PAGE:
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Does FTM/N Top Surgery eliminate the risk of breast cancer?

Posted by Dr. Hugh McLean on 30 July 2019
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Top surgery is one of the most important milestones in any trans man or non-binary individual’s life. By eliminating the presence of traditionally feminine breasts, it can help you live a more comfortable and confident life in your chosen gender identity.

FTM/N Top Surgery

It is generally thought that the risk of breast cancer is diminished by having top surgery since the procedure removes breast tissue. Less breast tissue means that there is less tissue for cancerous cells to grow in. However, while FTM/N chest surgery greatly reduces the risk of breast cancer developing, it is not a 100% guarantee. Breast cancer can develop in different parts of the breast and there will almost always be some breast tissue still remaining in the chest wall after surgery.

If you were born with breasts, it is important that you continue to be vigilant of any signs of breast cancer after your FTM/N surgery.

Self-Breast Examinations

Regardless of your gender identity, we highly recommend anyone who has undergone top surgery should perform regular self-breast and chest examinations on a regular basis both before and after surgery. When examining your chest, look for any differences in the remaining breast tissue such as changes in size, feeling or appearance. This includes any pain, lumps or asymmetries. There are a variety of reasons you may notice these significant changes, including breast cancer, so you should bring these concerns up to your primary care physician immediately.

Regular Breast Cancer Screenings

Despite your risk of breast cancer significantly diminishing after FTM/N chest reconstruction, it is still recommended that people 50 years of age and older have annual breast cancer screenings. However, undergoing FTM/N top surgery may not make traditional mammography possible due to a lack of breast tissue. Additionally, scar tissue that is now present in the chest after surgery can also make it more difficult to detect cancerous cells. That being said, there are ways to screen for breast cancer. You might have to undergo MRI imaging instead if you and your doctor both agree you are high enough risk to justify the procedure.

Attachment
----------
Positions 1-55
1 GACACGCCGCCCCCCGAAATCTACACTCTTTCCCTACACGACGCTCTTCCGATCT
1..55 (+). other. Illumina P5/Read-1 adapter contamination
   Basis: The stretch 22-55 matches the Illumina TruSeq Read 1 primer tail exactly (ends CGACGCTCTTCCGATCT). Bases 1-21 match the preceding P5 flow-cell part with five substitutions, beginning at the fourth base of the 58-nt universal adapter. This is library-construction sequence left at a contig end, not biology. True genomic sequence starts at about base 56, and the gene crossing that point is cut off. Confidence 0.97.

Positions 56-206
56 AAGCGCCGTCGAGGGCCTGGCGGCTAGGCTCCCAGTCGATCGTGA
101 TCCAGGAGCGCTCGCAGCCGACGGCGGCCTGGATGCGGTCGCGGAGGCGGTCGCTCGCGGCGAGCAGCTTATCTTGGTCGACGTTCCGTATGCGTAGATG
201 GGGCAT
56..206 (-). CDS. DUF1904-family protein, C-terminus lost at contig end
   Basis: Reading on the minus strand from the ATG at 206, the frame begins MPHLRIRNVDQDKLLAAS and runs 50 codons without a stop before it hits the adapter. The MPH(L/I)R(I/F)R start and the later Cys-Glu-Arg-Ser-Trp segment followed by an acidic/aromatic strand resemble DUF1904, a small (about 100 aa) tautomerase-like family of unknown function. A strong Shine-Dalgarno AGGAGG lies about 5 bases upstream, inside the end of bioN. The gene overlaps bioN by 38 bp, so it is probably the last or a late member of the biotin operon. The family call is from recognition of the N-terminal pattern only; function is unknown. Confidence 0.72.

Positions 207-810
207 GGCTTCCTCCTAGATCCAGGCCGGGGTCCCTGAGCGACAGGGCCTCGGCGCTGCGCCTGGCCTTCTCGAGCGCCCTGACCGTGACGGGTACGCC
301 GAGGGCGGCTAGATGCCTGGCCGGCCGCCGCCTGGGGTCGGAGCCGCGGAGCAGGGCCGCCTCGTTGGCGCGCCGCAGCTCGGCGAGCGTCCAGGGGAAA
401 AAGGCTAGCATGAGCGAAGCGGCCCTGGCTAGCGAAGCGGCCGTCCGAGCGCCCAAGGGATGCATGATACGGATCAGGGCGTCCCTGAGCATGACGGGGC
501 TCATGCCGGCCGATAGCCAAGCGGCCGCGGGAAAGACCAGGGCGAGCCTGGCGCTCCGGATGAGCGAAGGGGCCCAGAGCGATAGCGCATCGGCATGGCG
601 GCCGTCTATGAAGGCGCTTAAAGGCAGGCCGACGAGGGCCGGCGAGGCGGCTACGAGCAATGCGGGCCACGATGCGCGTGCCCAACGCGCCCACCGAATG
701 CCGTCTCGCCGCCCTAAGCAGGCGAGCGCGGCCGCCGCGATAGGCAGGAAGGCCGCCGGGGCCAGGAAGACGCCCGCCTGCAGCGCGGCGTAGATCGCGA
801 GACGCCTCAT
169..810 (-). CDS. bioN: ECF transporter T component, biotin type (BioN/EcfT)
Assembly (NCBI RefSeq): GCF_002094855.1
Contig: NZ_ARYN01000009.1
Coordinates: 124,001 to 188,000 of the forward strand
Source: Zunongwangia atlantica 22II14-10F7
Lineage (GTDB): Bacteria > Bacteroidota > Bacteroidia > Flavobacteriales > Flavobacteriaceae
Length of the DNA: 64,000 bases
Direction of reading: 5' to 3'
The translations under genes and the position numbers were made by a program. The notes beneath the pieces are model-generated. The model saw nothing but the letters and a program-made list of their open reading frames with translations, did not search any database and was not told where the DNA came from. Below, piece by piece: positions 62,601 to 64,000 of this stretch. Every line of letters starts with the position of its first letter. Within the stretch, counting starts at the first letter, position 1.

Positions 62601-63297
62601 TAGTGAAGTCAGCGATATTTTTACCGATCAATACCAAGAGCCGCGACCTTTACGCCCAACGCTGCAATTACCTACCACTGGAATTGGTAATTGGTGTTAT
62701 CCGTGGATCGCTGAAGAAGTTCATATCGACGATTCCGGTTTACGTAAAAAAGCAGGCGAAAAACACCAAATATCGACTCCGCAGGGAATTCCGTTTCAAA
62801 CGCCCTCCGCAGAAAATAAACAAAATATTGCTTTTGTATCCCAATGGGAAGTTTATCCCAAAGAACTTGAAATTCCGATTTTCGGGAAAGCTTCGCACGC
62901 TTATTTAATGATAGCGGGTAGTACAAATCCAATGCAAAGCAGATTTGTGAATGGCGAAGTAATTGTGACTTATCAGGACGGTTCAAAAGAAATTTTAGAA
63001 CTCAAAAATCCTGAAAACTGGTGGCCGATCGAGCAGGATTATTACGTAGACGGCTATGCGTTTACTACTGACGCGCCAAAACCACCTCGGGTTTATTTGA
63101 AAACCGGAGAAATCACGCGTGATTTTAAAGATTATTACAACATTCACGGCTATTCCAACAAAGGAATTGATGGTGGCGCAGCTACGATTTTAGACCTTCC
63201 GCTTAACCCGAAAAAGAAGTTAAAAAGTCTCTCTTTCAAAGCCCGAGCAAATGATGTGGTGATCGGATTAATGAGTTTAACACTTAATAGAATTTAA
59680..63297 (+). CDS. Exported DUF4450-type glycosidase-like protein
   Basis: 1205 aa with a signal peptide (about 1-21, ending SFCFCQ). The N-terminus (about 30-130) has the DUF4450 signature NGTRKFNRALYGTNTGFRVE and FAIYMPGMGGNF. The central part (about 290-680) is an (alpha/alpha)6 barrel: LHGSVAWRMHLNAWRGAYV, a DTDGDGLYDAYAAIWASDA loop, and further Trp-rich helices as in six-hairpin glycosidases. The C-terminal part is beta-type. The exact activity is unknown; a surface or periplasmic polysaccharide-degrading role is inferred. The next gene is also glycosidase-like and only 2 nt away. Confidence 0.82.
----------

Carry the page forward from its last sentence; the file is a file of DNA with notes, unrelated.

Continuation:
Family History of Breast Cancer

If there is a history of breast cancer in your family, you could have potentially inherited certain gene mutations such as BRCA1 or BRCA2 that increase your risk of breast cancer. Individuals with these genes are considered to be high risk and should have annual breast screenings starts as young as 30-years-old. High-risk individuals also include those who have a child, parent or sibling with an identified BRCA mutation. This includes if you have a first-degree male relative who has had breast cancer.

Other Risk Factors of Breast Cancer

There are other risk factors to consider when it comes to breast cancer. Age is a major contributing factor as most breast cancer diagnoses occur after the age of 50. Individuals who started menstruating before the age of 12 and started menopause after the age of 55 are also more at risk. This is due to being exposed to hormones longer, which increases the risk of breast cancer. Additionally, people who have had to undergo radiation therapy to their chest before the age of 30 have a greater risk of developing breast cancer later in life.

Reducing the Risk of Breast Cancer

While there are factors that can increase your risk of developing breast cancer, there are also things you can do to reduce your risk of breast cancer.

Exercise

Past research studies have shown that getting enough regular exercise can keep you at a healthy weight while simultaneously boosting your immune system. So much as 30 minutes of exercise 3 times a week is enough to help reduce your risk.

Diet

Making sure that you are eating a nutritious, low-fat diet is a great practice for anyone, but it can also reduce the risk of breast cancer. A diet that’s high in fat can actually fuel tumour growth. Eat those fruits and veggies!

Substances

It is not a new discovery that smoking and alcohol consumption can lead to various kinds of cancers, including breast cancer. More than one drink a day has been shown to be a considerable factor for breast cancer. This also includes second-hand smoke.

As mentioned previously, breast tissue will still remain in the chest wall after FTM/N top surgery, but if you are considered a more high-risk individual, you can implement these changes to reduce your risk even more considerably.

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